Chicago Fire—Eric Alexander
Tenor saxophonist Eric Alexander has produced one of the more enjoyable jazz albums of the year thus far. It is a lively, swinging collection of songs. Veteran pianist Harold Mabern accompanies the saxophonist throughout, and the talented young trumpeter Jeremy Pelt joins in on three songs.
“Eddie Harris,” Alexander’s tribute to the soul-jazz musician of that name, is thoroughly entertaining. It is all too rare today to hear a jazz recording that provokes hand-clapping and foot stomping. Alexander is looking to connect with people. His playing is smart and serious, but it avoids the academic or the more obscure and pretentious qualities plaguing so much of the music today.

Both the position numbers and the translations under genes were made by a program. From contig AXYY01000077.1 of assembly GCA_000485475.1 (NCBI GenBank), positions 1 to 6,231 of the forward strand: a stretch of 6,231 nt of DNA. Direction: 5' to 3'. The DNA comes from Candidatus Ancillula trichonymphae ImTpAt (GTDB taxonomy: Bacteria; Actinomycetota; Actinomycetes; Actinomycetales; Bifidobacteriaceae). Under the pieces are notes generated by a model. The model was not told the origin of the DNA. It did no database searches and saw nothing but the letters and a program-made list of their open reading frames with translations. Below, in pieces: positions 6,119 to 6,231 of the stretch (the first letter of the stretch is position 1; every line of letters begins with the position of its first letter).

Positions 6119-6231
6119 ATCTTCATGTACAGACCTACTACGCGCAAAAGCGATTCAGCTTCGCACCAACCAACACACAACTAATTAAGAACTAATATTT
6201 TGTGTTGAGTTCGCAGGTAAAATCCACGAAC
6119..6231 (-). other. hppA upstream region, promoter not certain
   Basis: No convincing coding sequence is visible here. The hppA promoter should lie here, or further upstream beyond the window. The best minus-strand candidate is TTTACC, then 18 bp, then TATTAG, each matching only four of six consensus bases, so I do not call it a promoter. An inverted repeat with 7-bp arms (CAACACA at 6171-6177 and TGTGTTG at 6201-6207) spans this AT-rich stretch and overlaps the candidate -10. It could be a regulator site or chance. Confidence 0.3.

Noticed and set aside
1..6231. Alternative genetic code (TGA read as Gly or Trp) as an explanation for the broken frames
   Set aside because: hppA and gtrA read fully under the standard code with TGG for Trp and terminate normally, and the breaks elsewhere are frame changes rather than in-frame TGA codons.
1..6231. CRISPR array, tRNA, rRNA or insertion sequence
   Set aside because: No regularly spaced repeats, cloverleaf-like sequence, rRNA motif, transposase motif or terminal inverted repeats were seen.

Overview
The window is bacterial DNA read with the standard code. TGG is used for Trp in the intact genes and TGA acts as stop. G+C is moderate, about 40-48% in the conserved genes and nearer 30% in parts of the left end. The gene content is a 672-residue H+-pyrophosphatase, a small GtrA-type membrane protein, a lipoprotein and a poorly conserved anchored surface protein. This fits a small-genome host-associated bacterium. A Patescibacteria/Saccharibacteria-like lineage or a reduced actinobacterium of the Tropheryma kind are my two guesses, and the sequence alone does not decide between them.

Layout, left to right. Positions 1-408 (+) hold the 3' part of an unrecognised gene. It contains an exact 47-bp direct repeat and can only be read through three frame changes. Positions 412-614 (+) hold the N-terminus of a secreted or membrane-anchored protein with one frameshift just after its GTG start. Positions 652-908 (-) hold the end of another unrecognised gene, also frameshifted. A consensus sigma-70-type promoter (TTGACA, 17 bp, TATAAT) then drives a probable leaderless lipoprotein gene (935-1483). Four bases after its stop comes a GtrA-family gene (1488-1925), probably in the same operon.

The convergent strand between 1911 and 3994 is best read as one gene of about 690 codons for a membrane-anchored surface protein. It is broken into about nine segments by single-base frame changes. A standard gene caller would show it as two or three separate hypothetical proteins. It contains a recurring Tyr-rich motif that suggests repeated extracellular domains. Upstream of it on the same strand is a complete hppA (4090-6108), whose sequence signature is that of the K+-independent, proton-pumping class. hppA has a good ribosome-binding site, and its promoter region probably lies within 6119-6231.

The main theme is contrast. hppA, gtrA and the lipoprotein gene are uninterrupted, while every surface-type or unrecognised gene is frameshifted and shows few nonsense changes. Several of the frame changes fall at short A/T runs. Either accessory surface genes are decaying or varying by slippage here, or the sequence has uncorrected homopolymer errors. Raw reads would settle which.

Alexander’s high-speed take on “Just One of Those Things” is also invigorating. Drummer Joe Farnsworth’s incredibly fast sticking on the ride cymbal is like a hummingbird hovering over a flower. One loses one’s breath while listening.
In terms of albums, very little has made an impression thus far, from start to finish. Artists in the jazz and singer-songwriter genres are making notable attempts to express moods within the wider population, but almost none of it is worked out coherently. There are strong individual songs about love and loss, beauty and sadness, and the difficulties of day-to-day life, but these tend to be few and far between. Popular anger and discontentment continues to be expressed fairly poorly, if at all.
Lost in the Dream—The War On Drugs